Ezreen Malek, who attended all three virtual workshops, was inspired and believes that everyone in society needs to start somewhere in all efforts to live longer in a better environment.

“We owe it to Mother Earth and ourselves. Living sustainably does not have to be expensive. In actual fact, it’s living simple.” – Ezreen Malek 

Kelvin Chen, a Zero Waste at Home workshop participant, echoed Ezreen’s sentiment and shared that the fact that we can turn waste into something beneficial highlights the potential and future advancement in zero waste.

Upon acquiring new insights and reinforcing existing knowledge on zero waste, Kelvin has become more aware not to request plastic cutlery when ordering food and has added a compost bag into his apartment.

Actively Pulling our Weight to Close the Yield Gap

With consumer consumption being one of the main drivers of the economy, the choices we make on a daily basis are key to steer our course in turning food security from utopia to reality.

Visitors explaining the indoor farming at Sunway XFarms, with the signboard of Sunway Property

Sunway XFarms aims to create a stronger and more resilient food and agritech ecosystem by first educating our future generation with the things they can do to live sustainably.

Individually, we can do our part to contribute towards the bigger picture of food security, and here are some lifestyle habits that we can commit to changing:

  • Support local seasonal produce
    Local food production is essential to reducing the economic and environmental impact of food transportation. Buttressing local options will enable us to purchase the freshest and most nutritious food as it decreases food miles while simultaneously supports sustainable agriculture and the local economy.
  • Reduce and repurpose food waste
    Data from the Food and Agriculture Organization of the United Nations shows that globally, about a third of all food is lost or wasted. The disposal of food waste in landfills leads to an increase in greenhouse gas emissions, further exacerbating our environment. However, we can reduce food waste through meal planning, not discarding edible vegetables, freezing leftovers and composting food scraps as organic fertilisers for soil.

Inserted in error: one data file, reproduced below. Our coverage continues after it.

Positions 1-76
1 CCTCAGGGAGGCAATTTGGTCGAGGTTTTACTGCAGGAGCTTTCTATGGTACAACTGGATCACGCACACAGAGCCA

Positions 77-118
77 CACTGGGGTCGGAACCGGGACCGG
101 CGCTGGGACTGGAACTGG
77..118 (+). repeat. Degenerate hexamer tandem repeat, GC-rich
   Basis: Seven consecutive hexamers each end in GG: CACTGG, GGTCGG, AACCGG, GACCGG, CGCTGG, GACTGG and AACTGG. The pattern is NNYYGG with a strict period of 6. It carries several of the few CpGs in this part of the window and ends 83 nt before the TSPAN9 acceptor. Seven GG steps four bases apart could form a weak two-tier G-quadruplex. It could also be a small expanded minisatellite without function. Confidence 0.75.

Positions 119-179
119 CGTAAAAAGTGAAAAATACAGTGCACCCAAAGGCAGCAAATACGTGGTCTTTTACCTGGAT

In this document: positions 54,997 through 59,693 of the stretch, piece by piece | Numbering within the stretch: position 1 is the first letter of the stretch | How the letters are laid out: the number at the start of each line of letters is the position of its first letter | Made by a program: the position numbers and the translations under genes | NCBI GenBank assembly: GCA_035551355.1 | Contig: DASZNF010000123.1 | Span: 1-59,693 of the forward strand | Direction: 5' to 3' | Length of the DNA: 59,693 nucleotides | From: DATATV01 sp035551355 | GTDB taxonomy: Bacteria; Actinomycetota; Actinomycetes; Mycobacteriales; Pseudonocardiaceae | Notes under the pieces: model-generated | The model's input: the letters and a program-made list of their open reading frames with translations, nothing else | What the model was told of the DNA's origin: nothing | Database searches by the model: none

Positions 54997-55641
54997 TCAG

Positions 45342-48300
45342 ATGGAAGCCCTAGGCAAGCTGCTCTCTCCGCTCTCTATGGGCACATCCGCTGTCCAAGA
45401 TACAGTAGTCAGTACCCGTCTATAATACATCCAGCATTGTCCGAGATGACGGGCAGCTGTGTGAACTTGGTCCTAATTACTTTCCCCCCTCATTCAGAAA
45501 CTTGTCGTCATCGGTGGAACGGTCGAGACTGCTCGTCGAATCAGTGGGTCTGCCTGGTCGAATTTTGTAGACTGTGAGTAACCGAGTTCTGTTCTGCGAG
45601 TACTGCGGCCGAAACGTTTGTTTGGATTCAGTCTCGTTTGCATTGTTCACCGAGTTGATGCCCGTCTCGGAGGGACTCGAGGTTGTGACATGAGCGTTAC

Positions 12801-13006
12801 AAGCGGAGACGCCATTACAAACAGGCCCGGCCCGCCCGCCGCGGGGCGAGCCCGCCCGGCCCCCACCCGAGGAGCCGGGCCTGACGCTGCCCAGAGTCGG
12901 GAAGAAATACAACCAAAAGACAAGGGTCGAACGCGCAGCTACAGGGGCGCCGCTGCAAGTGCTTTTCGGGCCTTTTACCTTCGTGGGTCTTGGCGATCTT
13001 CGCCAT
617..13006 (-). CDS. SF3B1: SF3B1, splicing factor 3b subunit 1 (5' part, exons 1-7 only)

• Cultivate fresh produce at home
    Cultivating fresh produce at home can contribute to food security across all income levels, providing access to fresh produce and encourages a more nutritional diet continuously. It also saves you a few dollars as less investment is required for the simple pleasure of growing one’s food through vegetable patches, greenhouses and even grow boxes, most of which we can get our hands on in some form or another.
Koo Tse Chien, Community Manager, explains Sunway XFarm to a host of students on a visit.

Efforts to achieve food security continues with or without the pandemic.

Witnessing Malaysia’s food security crisis, Sunway XFarms’ commitment to combating food insecurity (UN-SDG12: Responsible Consumption and Reproduction) is here to stay.

“The pandemic has indeed accelerated the notion and positive interest from various stakeholders to address food security together, but our plans for scaling farms and contributing to the poor is not tied specifically to the pandemic,” shared head of Sunway XFarms Eleanor Choong.

On top of the current donation of five percent of its farm produce to food banks to nourish those in need, there are plans in the pipeline for Sunway XFarms to reach one million sq. ft. of urban farms across four food hubs in Malaysia.

Through these initiatives, Sunway XFarms hopes to continue growing more sustainable urban farms to provide multi-functional and long-term benefits for society.